/// guards.push(guard);
/// }
///
/// for guard in guards {
/// guard.join().unwrap();
/// }
/// ```
///
/// But this introduces unnecessary allocation, as `Arc<T>` puts its data on the heap, and we
/// also end up dealing with reference counts. We know that we're joining the threads before
/// our function returns, so just taking a reference _should_ be safe. Rust can't know that,
/// though.
///
/// Enter scoped threads. Here's our original example, using `spawn` from crossbeam rather
/// than from `std::thread`:
///
/// ```
/// let array = [1, 2, 3];
///
/// crossbeam::scope(|scope| {
/// for i in &array {
/// scope.spawn(move || {
/// println!("element: {}", i);
/// });
/// }
/// });
/// ```
///
/// Much more straightforward.
pub fn spawn<F, T>(&self, f: F) -> ScopedJoinHandle<T> where
F: FnOnce() -> T + Send + 'a, T: Send + 'a
{
let their_packet = Arc::new(AtomicOption::new());
let my_packet = their_packet.clone();
let join_handle = unsafe {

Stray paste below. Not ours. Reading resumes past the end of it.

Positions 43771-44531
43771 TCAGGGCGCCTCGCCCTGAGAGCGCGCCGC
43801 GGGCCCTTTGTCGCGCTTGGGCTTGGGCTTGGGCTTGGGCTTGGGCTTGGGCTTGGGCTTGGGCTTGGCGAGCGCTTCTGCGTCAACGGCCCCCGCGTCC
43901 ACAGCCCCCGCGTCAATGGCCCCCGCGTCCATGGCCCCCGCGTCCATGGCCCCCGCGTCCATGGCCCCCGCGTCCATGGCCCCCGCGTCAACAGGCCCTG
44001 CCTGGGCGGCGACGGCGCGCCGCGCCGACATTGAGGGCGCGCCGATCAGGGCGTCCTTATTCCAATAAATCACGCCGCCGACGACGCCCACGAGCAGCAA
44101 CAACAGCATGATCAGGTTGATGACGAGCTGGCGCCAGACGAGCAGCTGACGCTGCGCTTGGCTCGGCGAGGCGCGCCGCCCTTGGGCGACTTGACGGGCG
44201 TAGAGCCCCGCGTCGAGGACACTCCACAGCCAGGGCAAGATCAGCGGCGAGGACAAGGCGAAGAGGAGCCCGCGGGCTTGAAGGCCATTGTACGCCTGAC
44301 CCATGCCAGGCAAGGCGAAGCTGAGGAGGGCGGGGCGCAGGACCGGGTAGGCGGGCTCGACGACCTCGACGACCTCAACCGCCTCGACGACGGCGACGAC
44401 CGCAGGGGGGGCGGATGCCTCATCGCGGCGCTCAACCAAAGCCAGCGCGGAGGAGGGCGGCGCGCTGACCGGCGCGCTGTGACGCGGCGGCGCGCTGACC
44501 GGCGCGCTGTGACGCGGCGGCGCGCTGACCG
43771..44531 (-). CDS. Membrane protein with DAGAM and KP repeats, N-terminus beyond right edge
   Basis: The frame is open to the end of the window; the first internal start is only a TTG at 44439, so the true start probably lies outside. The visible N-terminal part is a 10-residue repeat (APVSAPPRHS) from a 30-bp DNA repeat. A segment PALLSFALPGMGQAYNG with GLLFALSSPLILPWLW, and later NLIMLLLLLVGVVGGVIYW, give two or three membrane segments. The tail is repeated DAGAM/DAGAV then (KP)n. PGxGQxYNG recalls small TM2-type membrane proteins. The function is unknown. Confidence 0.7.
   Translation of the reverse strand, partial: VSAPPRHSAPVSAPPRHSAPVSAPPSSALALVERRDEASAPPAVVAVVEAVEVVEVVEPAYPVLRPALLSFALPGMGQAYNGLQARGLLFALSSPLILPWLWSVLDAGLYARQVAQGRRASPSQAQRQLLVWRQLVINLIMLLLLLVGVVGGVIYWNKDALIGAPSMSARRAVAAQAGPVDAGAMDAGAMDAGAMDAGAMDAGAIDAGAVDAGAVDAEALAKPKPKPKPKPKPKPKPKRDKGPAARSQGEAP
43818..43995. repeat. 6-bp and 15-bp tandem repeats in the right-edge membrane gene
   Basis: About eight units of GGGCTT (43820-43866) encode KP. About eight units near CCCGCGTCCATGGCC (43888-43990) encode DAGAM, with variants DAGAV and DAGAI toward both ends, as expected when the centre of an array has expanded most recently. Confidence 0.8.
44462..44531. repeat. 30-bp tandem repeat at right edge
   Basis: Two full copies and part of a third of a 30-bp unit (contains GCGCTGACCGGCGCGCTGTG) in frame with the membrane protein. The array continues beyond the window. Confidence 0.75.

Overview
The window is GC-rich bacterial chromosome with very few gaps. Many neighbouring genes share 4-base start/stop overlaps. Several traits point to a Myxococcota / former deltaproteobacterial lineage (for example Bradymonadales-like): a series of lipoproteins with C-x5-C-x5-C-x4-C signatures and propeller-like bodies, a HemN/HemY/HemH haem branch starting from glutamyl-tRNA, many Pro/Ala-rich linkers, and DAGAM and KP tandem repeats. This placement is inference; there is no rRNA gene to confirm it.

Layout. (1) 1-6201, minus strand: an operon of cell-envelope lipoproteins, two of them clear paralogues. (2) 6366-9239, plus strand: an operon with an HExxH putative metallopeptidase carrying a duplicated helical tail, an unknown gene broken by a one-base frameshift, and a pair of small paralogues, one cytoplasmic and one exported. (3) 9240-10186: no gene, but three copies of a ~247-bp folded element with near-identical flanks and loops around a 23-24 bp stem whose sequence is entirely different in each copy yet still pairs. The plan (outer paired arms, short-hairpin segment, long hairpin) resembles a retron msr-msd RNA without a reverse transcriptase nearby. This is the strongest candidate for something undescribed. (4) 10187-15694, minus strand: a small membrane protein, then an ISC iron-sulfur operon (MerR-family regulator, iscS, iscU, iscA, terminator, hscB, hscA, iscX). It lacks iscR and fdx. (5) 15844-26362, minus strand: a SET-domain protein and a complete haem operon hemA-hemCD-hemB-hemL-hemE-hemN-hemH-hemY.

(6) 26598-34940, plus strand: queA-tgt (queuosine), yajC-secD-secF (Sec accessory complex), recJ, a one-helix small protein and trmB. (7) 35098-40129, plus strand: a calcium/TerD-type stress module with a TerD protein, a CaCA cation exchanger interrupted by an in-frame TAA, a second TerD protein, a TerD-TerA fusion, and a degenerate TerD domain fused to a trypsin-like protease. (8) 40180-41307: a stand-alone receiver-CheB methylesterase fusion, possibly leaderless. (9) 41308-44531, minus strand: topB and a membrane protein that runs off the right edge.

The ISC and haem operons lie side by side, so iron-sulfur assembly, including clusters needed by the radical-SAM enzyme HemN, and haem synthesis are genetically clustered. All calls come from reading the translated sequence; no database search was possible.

spawn_unsafe(move || {
their_packet.swap(f(), Ordering::Relaxed);
})
};
let thread = join_handle.thread().clone();
let deferred_handle = Rc::new(RefCell::new(JoinState::Running(join_handle)));
let my_handle = deferred_handle.clone();
self.defer(move || {
let mut state = deferred_handle.borrow_mut();
state.join();
});
ScopedJoinHandle {
inner: my_handle,
packet: my_packet,
thread: thread,
}
}
}
impl<T> ScopedJoinHandle<T> {
/// Join the scoped thread, returning the result it produced.
pub fn join(self) -> T {
self.inner.borrow_mut().join();
self.packet.take(Ordering::Relaxed).unwrap()
}
/// Get the underlying thread handle.
pub fn thread(&self) -> &thread::Thread {
&self.thread
}
}
impl<'a> Drop for Scope<'a> {
fn drop(&mut self) {
self.drop_all()
}
}